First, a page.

From cars to computers to connectivity, speed is an attractive quality to many people. I mean, who can’t appreciate devices or services that help you get things done more quickly?
While raw semiconductor chip performance has typically been—and still is—a critical enabler of fast tech devices, in many instances, it’s actually the speed of connectivity that determines their overall performance. This is especially true with the ongoing transition to cloud-based services.
The problem is, measuring connectivity speed isn’t a straightforward process. Sure, you can look for connectivity-related specs for your devices, or run online speed tests (like Speedtest.net), but very few really understand the former and, as anyone who has tried the latter knows, the results can vary widely, even throughout the course of a single day.
The simple truth is, for a lot of people, connectivity is black magic. Sure, most people have heard about different generations of cellular technology, such as 4G or the forthcoming 5G, and many even have some inkling of different WiFi standards (802.11n, 11ac,11ad, etc.). Understanding how or why your device feels fast doing a particular online task one day and on other days it doesn’t, however, well, that’s still a mystery.
Part of the reason for this confusion is that the underlying technology (and the terminology associated with it) is very complex. Wireless connectivity is a fundamentally difficult task that involves not only complex digital efforts from very sophisticated silicon components, but a layer of analog circuitry that’s tied to antennas and physical waveforms, as well as interactions with objects in the real world. Frankly, it’s amazing that it all works as well as it does.
Ironically, despite its complexity, connectivity is also something that we’ve started to take for granted, particularly in more advanced environments like the US and Western Europe. Instead of being grateful for having the kinds of speedy connections that are available to us, we’re annoyed when fast, reliable connectivity isn’t there.
As the result of all these factors, connectivity has been relegated to second-class status by many, overshadowed by talk of CPUs, GPUs, and other types of new semiconductor chip architectures. Modems, however, were arguably one of the first specialty accelerator chips, and play a more significant role than many realize. Similarly, WiFi controller chips offer significant connectivity benefits, but are typically seen as basic table stakes—not something upon which critical product distinctions or buying decisions are made.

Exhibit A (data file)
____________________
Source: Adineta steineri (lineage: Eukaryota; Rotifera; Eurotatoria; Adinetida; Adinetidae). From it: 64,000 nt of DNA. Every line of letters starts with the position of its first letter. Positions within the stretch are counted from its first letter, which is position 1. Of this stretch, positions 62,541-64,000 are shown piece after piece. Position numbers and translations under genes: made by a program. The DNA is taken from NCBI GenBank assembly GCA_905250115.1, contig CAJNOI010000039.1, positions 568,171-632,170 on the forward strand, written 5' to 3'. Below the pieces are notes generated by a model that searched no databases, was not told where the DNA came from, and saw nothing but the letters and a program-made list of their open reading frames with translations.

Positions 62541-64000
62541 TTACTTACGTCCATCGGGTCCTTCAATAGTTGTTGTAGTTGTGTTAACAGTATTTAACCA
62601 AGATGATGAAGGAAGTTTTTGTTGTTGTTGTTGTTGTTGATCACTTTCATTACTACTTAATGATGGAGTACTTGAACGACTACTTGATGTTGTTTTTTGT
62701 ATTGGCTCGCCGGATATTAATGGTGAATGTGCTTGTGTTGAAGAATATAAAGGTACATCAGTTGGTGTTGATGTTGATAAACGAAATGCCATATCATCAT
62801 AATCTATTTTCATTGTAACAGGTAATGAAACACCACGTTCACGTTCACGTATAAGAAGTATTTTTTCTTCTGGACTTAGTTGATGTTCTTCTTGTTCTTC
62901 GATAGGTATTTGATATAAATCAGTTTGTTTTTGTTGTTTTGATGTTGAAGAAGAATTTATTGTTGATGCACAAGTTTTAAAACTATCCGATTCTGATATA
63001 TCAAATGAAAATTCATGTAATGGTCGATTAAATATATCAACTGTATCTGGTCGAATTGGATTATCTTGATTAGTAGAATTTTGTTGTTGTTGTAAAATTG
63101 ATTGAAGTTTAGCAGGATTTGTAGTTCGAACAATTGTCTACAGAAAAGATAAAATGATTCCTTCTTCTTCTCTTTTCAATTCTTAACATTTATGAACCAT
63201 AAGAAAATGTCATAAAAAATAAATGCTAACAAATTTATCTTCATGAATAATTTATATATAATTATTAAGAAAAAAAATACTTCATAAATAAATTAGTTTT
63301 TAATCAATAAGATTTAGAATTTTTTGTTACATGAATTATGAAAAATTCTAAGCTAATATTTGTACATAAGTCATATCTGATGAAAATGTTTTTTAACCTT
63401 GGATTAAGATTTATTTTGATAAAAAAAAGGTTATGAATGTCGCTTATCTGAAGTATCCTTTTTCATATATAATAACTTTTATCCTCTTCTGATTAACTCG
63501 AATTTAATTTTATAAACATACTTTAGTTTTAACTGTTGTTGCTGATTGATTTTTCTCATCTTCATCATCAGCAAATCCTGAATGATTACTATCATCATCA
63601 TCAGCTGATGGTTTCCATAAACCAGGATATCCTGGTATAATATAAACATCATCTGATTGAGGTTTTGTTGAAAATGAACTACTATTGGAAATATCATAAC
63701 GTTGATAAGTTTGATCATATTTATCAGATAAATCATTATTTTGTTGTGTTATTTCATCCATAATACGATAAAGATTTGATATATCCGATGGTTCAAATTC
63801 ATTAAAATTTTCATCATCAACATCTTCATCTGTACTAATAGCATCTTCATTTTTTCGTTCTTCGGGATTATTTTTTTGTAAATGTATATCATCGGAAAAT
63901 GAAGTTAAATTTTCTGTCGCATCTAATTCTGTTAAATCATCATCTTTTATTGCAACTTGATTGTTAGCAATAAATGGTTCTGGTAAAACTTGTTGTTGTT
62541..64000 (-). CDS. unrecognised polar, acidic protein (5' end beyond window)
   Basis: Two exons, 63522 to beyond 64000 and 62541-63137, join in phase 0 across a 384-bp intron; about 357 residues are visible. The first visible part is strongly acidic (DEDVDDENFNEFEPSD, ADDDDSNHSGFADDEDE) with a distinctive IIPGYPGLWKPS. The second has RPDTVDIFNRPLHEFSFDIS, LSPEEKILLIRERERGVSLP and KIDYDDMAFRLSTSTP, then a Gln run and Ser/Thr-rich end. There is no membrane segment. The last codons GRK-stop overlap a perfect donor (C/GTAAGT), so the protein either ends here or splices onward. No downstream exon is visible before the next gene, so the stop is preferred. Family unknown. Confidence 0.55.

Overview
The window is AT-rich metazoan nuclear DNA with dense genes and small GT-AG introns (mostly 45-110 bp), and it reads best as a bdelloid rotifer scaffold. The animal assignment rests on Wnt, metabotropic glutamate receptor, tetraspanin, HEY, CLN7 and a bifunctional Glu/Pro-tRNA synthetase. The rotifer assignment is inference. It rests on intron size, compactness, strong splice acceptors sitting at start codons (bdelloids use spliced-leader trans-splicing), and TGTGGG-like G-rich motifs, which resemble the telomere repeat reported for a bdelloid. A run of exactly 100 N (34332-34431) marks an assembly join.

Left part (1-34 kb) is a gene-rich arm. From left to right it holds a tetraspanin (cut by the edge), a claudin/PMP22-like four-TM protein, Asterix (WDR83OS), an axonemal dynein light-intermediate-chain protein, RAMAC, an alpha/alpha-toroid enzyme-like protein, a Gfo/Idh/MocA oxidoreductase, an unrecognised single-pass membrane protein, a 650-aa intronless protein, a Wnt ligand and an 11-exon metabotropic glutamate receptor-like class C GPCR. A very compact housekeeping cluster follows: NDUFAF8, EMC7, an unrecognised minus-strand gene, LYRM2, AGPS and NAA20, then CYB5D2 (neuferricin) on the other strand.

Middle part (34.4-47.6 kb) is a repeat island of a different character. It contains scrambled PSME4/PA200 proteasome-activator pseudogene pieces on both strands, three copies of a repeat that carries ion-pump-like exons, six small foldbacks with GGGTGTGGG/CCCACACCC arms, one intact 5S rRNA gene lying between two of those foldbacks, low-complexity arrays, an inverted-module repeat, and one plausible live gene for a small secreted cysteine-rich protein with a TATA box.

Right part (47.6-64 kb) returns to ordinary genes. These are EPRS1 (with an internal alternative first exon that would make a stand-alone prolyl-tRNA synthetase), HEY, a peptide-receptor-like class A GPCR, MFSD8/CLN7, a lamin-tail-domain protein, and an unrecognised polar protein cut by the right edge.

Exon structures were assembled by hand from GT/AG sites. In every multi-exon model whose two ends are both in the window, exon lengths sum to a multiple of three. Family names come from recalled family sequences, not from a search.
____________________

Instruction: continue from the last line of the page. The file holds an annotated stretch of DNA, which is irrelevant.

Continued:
People are starting to finally figure out how important connectivity is when it comes to their devices, however, and that’s starting to drive a different perspective around communications-focused components. One of the key driving factors for this is the evolution of wireless connectivity to speeds above 1 gigabit per second (1 Gbps). Just as the transition to 1 GHz processors was a key milestone in the evolution of CPUs, so too has the appearance of 1 Gbps wireless connectivity options enabled a new perspective on communications components such as modems and WiFi controllers.
Chipmaker Qualcomm was one of the first to talk about both Gigabit LTE for cellular broadband modems, as well as greater than 1 Gbps speeds for 802.11ac (in the 5 GHz band) and 802.11ad (in the distance-constrained 60 GHz band). Earlier this year, Qualcomm demonstrated Gigabit LTE in Australia with local Aussie carrier Telstra, and just last month, they showed offer similar technology here in the US with T-Mobile. In both cases, they were using a combination of Snapdragon 835-equipped phones—such as Samsung’s S8—which feature a Category 16 (Cat16) modem, and upgraded cellular telecom equipment from telecom equipment providers, such as Ericsson. The company also just unveiled their new Snapdragon 845 chip, expected to ship in smartphones in later 2018, that offers an even faster Cat18 modem, with maximum download speed of 1.2 Gbps.
In the case of both faster LTE and faster WiFi, communications component vendors like Qualcomm have to deploy a variety of sophisticated technologies, such as MU-MIMO (multi-user, multiple input, multiple output) transmission and antenna technologies, and 256 QAM data modulation (e.g., compression) schemes, among others.
The net result is extremely fast connection speeds that can (and likely will) have a dramatic impact on the types of cloud-based services that can be made available, as well as our quality of experience with them. There’s no denying that the technology behind these speedy connections is complicated, but with the dawn of the gigabit connectivity era, it’s time to at least acknowledge the impressive benefits these speedy connections provide.